While offices are certainly not going paperless, more and more people are printing less and less paper from their computers at home. And I think most of the reason for that is that the printers available for the SOHO and home market are getting worse and worse to just "turn on and use", and are getting more expensive to use.
I picked up a Lexmark X4875 wireless network printer/scanner at the office supply store a few weeks ago, and finally set it up this evening.
My impression? Disappointed. They are full of fail.
There are times where I want to teach lessons to companies, project managers, and developers with a tire iron. This is one of those times.
Setting this thing up involved using a "Setup CD" that just installed a third of a gig of crap on my laptop. How much should it have needed to install?
The correct way to have done this should have involved merely turning on the printer, and then via its own buttons and screen, selected the local wireless network and entered the key. At which point it starts a completely standard IPP network print server, and advertises itself via zeroconf, bonjour for the mac users, and upnp for the windows users. Done. Zero footprint, anyone in the wireless network can immediately start printing to it.
What did it do instead? Installed a steaming pile of junk software on my laptop, as well as a host-side rendering driver (instead of having postscript in the printer). It asked for my laptop's root admin password. TWICE. And with all that, it still did not actually add the printer to the list of available printers. I have to manually do that, and in a manner that will, to use the standard phrase, confuse the heck out of Aunt Tilly.
Well, you ask, surely it needed to install software for the scanner portion? No, no it did not. The Right Way to do that would be to run a small web server on the device, and then just let me connect to it using the existing "Browse network scanner via Bonjour" software that is already part of MacOS.
Well, small favors, at least the installer and drivers are not Windows only.
Still, I'm angry. This could have been a literally "turn it on and go" device, that somebody's Aunt Tilley could turn on and use, and any guest in the house can use without special help. Instead they made it annoyingly complex, for no good reason, and didn't even do the few actually useful things they could have done when invading my laptop, such as actually configuring the local printer setup, or pulling the wireless key out of the mac's keychain.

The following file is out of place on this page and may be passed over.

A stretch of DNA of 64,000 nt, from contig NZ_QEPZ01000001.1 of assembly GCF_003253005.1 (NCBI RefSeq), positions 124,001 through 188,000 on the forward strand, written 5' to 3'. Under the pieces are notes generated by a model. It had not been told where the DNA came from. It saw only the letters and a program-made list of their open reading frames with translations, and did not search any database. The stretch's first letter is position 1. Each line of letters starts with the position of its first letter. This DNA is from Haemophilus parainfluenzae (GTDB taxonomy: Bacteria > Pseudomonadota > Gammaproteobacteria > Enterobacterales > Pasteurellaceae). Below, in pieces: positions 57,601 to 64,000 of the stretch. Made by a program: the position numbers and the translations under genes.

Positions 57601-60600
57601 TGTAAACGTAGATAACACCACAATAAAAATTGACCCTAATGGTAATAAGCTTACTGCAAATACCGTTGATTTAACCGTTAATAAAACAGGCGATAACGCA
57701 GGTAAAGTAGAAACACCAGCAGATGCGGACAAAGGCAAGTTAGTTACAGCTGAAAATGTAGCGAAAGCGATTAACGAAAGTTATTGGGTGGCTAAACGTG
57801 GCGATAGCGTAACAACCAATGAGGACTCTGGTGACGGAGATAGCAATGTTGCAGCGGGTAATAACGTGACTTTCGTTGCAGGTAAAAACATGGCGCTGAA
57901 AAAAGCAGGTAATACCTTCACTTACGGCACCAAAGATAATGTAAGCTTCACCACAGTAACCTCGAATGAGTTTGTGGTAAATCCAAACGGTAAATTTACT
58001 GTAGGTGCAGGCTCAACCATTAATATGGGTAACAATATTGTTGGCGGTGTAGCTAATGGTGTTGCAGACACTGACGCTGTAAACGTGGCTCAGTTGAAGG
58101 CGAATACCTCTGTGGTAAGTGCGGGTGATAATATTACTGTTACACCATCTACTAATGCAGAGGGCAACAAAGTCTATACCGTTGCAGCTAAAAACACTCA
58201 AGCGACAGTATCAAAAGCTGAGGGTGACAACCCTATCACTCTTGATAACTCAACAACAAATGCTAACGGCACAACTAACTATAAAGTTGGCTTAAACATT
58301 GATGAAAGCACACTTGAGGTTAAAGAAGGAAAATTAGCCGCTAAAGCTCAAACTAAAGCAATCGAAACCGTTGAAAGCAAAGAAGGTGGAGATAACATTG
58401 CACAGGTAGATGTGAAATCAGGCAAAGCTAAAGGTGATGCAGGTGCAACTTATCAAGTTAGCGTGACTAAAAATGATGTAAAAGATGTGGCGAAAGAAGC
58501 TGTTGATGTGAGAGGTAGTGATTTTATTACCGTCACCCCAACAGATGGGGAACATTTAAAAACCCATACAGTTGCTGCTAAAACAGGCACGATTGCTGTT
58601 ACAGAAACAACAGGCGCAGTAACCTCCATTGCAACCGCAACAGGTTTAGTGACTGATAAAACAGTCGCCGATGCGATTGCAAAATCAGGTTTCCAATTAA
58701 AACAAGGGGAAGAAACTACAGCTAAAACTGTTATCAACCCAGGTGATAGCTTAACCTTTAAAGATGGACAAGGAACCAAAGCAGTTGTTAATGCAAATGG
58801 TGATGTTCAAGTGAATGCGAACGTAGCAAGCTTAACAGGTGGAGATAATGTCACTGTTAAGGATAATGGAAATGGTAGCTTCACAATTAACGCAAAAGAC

It gets worse.
The printer driver it installed doesn't actually work with MacOS 10.5. And even tho the installation process could have looked up my laptop's OS version, and it knew my laptop was on the net, it never bothered to check that, or check if there was a new driver and possibly new firmware on Lexmark's website. And it never figured out while installing the non-working one that it, well, wasn't working.
And even tho the webserver that's running on the printer has a number of links into Lexmark's site, that have the printer's part number encoded into the URL, so that the site should know immediately what printer and what host OS is of interest to me, their site promptly forgot all that, and immedially demanded to know my language and country, which it can get from looking at HTTP headers and IP addresses, and then made my renavigate around telling it again what kind of printer and what kind of OS I am using.
Morons, but I repeat myself.
So now I'm downloading another 25MB dmg package. We will see what the next idiot indignity they heap on me is.
The indignity is, now when I try to print, the application I'm trying to print from crashes. Every time.
At least this thing has an uninstaller. I don't quite trust it, but it should clean some of this crap up. Not all of it, it left behind the “ABBYY Fine Reader”.
Let's see if I can set it up as a generic IPP network printer.
It’s not appearing on the browse list, so it must not be running zeroconf bonjour. Another serious disappointment. So I try it by IP number. It installs, I can read ink levels out, and so forth, which tells me that the network connection is good and it had a PPD and such. But when I try to print, no paper comes out of the printer, and the Mac printer queue dialog just says "Network host 'XXXX' is busy; will retry..."
Complete fail. I'm returning it to the store.
The ancient HPLJ with the old network print server stuck to it will be good enough for printing boarding passes,. And when I need to scan and fax a contract, I will just walk down to Kinkos.